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bolt on fingerboard?

Discussion in 'Electric Upright Basses (EUB's) [DB]' started by theMëtler, Dec 12, 2018.


  1. theMëtler

    theMëtler

    Nov 16, 2005
    Vancouver, BC
    Hey folks,

    I'm building an EUB. I bought an ebony fingerboard off ebay, and have a roasted maple plank for the neck/body. I was going to glue the FB on, but then i got thinking i might want to modify the instrument in various ways down the road (it'll be a very experimental instrument), so i was thinking i might want to bolt/screw together the FB and neck, probably using threaded inserts with machine screws.

    Has anyone done this? The FB is nice and thick, 7/8" at the nut and thicker further along, so there should be lots of room for some inserts. Though i'm a bit concerned about getting those inserts safely into the ebony without it cracking.

    Any other ideas or thoughts or concerns?
     
  2. unbrokenchain

    unbrokenchain Supporting Member

    Jun 8, 2011
    Asheville, NC
    Cool idea, two concerns though... seems like you'd either have screw/bolt heads on one side of the fb/neck combo, which may interrupt the playability. Also, if you're using regular double bass strings, you may need the glue joint for the neck to be stiff enough. Or a lot of bolts to distribute the load...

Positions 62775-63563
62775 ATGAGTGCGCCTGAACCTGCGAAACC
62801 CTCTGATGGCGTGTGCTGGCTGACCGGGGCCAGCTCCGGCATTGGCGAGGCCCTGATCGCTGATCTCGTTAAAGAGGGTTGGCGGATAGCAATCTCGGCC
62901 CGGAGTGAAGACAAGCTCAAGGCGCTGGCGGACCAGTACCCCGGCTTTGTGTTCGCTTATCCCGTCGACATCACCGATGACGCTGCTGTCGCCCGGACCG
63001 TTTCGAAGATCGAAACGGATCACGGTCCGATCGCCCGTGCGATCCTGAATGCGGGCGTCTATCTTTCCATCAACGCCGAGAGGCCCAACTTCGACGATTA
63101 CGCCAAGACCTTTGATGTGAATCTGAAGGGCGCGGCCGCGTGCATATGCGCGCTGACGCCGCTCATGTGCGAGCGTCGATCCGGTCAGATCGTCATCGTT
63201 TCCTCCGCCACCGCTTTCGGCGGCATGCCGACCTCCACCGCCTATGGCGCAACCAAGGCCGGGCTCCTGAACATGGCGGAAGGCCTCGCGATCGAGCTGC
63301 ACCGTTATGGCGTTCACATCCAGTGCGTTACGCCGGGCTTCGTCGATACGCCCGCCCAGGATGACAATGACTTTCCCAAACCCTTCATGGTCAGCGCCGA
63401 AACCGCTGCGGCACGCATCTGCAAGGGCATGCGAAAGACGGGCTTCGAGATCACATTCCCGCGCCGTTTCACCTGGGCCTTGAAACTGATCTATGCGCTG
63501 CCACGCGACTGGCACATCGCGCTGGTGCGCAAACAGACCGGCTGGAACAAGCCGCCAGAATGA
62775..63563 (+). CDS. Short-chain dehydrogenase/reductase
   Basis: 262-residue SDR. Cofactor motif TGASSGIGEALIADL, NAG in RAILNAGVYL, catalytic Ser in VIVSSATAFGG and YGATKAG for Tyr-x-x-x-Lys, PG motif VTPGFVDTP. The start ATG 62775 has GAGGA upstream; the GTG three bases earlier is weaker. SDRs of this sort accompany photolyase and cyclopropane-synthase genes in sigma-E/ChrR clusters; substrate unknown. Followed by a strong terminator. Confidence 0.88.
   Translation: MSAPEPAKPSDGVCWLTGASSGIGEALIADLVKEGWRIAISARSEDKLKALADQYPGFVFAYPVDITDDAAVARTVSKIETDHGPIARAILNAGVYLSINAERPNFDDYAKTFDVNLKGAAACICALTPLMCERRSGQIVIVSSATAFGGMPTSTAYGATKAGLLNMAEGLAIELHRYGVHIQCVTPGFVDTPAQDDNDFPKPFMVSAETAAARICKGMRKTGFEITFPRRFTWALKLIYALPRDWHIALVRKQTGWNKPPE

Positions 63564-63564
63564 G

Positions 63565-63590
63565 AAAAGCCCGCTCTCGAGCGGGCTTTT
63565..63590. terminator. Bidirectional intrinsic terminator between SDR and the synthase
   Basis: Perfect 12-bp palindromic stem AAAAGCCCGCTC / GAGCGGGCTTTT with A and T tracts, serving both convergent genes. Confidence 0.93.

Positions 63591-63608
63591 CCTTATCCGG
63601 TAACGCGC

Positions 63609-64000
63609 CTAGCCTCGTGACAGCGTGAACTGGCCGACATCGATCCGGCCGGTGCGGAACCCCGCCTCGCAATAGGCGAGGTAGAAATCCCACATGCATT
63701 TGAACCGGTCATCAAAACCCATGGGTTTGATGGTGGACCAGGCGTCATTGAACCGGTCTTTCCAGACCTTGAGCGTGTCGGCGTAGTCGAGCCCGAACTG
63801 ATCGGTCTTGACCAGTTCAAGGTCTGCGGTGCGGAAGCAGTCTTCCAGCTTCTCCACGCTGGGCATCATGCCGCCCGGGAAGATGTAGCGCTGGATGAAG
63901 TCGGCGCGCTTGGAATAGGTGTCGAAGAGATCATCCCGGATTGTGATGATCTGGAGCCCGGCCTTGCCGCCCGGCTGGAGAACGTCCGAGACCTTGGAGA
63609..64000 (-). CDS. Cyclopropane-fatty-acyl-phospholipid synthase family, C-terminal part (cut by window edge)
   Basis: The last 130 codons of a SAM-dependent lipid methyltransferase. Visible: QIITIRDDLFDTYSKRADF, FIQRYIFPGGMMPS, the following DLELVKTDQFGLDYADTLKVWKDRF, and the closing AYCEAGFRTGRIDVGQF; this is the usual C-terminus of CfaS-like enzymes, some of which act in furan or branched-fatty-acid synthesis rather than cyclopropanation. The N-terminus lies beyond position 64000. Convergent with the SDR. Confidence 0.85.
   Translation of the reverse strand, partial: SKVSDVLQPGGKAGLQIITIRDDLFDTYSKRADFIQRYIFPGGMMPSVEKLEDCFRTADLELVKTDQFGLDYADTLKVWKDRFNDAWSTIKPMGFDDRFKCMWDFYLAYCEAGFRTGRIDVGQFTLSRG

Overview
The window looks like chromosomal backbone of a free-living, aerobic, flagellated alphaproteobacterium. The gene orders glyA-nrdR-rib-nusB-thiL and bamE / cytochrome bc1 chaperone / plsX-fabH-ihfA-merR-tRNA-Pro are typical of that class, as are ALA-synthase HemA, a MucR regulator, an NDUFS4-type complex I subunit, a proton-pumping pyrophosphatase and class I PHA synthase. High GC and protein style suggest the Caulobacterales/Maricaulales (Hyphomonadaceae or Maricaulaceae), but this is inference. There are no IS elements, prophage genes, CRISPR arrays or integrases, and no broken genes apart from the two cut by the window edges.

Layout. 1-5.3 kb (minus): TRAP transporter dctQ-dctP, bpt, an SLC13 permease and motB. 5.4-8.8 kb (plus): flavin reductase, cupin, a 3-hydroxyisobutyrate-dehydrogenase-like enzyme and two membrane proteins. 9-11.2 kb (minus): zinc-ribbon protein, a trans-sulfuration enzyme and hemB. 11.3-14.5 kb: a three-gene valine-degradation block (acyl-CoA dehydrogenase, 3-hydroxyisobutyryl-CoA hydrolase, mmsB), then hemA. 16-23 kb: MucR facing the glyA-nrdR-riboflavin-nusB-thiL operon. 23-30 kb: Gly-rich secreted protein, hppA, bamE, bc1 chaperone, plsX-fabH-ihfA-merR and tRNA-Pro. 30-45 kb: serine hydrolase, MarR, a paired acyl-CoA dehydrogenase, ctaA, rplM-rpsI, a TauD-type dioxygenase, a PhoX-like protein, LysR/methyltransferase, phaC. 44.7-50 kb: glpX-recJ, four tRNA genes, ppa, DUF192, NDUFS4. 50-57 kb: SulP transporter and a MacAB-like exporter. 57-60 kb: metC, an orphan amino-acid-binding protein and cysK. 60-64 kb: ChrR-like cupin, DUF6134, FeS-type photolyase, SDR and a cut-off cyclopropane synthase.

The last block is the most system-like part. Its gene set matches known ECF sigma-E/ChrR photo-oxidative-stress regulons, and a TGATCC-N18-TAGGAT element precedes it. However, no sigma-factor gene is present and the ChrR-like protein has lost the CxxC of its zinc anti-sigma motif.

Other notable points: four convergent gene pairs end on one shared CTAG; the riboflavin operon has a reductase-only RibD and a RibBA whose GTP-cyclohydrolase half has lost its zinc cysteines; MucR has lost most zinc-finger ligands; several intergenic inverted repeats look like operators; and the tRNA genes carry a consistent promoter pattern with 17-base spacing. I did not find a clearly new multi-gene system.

Why not just use hot hide glue? It's easy to reverse anything with that stuff.
     
  3. PauFerro

    PauFerro

    Jun 8, 2008
    United States
    I had the same thought about the hide glue as your answer. It's the simplest solution.

    I once took off a glued-on fingerboard with an iron and steel flipper (like the kind you use to smear drywall into holes in a wall). The iron was used to heat up the fingerboard that was glued on. It discolored the fingerboard a bit, but it wasn't unusable -- just looked different. I decided to not put the F/B back on though. But it was feasible. I had put a machined dowel (very small, 1/8" into two holes in the neck, with filed/sharpened ends to allow me to clamp the fingerboard and neckwood for gluing). these were invaluable for regluing the fingerboard to the neck.

    I also had the same thought about the bolt on fingerboard. I was thinking that you could screw it down with screws that go through the fingerboard and into the neck wood. Cover them with dot inlays made of dowel. these screws go in to the same position as dot markers. If this doesn't provide sufficient stability, you could lightly glue along the outer sides of the fingerboard to make it easier to remove. Further, you could use more screws, but hide them with dowels made of the same wood as the fingerboard, but sadly, it won't match very well. To take off the neck, then drill out the dowels. Alternatively, you could screw through the back of the neck, and then refill with the same color of wood. This would look better. Drill out the plugs if you need to remove the fingerboard in the future.